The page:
The future of TV or Game changing technology

March 11, 2009...... at 12:05 pm | Posted in Uncategorized | Leave a comment

I was having a conversation with someone over breakfast the other day on how little penetration Gaming had made into corporate learning programs, versus that long held staple called role playing. What baffles me is that increasingly we are realising that perfecting a behaviour requires us to practice that behaviour. Much of management training in a corporate environment is about changing the behaviour of executives. The problem with role-playing is that the activity is typically a once-off, allowing little opportunity for repeated practice. Since practicing behaviour modifications on real subjects has social implications (“Madge would you please rate my attempt to be sympathetic and supportive”) that preclude feedback, role-playing sessions have limited long term impact. The answer to this to my mind would be the development of role-playing online games where management (and other parties interested in self-development) can regularly practice effective leadership skills and get feedback on what works and what doesn’t.

As part of the same conversation I was lamenting how little training management actually get about how to be effective in their job. To echo a line I saw somewhere on the internet in the last 48 hours, forget an MBA, you’d be better off studying Philosophy. Yes there is the quanitfiable business maths stuff that any good consultant / textbook can tell you, but most of the time, what you need to know is how to lead people and leadership is all about behaviour.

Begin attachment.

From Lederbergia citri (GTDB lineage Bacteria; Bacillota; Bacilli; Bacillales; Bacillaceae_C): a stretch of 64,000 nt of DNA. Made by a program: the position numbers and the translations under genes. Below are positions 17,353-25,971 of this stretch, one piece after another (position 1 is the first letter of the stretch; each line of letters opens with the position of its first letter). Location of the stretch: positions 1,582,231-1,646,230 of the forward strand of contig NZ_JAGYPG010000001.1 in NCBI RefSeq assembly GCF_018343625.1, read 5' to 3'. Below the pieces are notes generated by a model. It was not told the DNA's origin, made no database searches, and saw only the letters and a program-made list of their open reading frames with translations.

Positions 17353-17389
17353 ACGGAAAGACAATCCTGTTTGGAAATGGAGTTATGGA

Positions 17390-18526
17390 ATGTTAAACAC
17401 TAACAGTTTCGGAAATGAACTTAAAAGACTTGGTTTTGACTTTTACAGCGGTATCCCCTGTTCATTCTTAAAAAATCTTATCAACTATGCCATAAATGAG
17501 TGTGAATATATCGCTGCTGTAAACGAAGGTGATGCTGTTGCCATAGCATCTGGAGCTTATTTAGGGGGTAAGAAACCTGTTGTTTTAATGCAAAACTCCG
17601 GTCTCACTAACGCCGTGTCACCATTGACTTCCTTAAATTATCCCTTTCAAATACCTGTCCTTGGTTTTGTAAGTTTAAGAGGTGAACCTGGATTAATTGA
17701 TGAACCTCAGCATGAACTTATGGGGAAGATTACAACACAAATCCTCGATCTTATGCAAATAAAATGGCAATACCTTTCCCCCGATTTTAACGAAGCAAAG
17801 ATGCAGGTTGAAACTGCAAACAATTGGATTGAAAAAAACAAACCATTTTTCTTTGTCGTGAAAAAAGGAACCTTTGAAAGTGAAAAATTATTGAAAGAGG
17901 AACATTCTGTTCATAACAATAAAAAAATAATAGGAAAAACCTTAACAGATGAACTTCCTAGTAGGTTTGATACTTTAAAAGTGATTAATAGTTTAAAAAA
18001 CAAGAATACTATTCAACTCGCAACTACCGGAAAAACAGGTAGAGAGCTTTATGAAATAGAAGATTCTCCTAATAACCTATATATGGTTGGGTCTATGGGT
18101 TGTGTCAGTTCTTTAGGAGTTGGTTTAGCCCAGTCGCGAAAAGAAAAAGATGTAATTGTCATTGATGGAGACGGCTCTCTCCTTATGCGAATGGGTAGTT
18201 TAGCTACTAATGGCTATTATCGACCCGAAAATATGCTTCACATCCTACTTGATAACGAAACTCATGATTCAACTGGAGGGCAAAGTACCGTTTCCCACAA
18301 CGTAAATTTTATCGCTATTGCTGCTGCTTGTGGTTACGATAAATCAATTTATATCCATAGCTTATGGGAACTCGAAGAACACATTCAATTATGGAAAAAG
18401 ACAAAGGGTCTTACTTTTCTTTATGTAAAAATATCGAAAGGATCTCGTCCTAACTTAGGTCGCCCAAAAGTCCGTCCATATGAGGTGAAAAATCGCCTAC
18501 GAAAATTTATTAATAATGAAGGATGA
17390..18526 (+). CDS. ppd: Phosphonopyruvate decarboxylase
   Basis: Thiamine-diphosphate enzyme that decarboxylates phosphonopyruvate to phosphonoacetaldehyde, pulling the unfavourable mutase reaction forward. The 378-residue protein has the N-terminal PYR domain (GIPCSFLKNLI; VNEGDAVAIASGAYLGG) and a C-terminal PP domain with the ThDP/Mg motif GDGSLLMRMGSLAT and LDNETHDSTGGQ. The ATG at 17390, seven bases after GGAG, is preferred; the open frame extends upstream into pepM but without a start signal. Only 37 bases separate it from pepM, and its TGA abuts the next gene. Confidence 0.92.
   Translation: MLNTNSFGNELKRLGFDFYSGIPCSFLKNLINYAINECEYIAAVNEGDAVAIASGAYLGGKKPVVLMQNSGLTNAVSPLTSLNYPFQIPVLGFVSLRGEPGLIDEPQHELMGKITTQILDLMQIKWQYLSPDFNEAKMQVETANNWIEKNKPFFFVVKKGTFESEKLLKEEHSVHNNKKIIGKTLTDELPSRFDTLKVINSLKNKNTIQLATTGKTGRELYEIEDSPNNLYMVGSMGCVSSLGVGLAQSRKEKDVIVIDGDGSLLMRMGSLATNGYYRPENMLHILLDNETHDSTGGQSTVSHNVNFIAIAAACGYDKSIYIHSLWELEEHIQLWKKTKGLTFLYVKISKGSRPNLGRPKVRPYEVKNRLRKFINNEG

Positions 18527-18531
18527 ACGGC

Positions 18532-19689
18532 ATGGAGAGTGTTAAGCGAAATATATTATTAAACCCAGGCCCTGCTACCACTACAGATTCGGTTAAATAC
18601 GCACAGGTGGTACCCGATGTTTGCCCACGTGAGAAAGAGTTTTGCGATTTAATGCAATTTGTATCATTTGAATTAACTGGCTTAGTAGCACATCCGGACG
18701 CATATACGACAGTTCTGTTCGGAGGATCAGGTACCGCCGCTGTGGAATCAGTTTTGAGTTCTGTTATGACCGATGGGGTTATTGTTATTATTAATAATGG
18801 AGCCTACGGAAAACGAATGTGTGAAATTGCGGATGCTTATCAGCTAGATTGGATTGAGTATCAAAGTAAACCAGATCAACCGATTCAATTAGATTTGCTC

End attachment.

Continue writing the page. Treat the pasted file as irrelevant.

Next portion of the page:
Into this train of thought comes the latest Paul Graham column on Why TV Lost where he speculates that the

more interesting sort of convergence that’s coming is between shows and games.

and my mind jumped to the possibility of corporate games which look a lot like todays reality shows. Virtual group environments where managers can play at perfecting their leaderships skills. I can see it already where as part of your probation you’d have to log a certain number of hours of game-play and achieve a certain leadership score. Know what, I think it would create a better class of managers. Managers who are practiced in the art of giving feedback and recognising effort and rewarding success.

Update: Jeff Atwood on games as a delivery mechanism for knowledge systems


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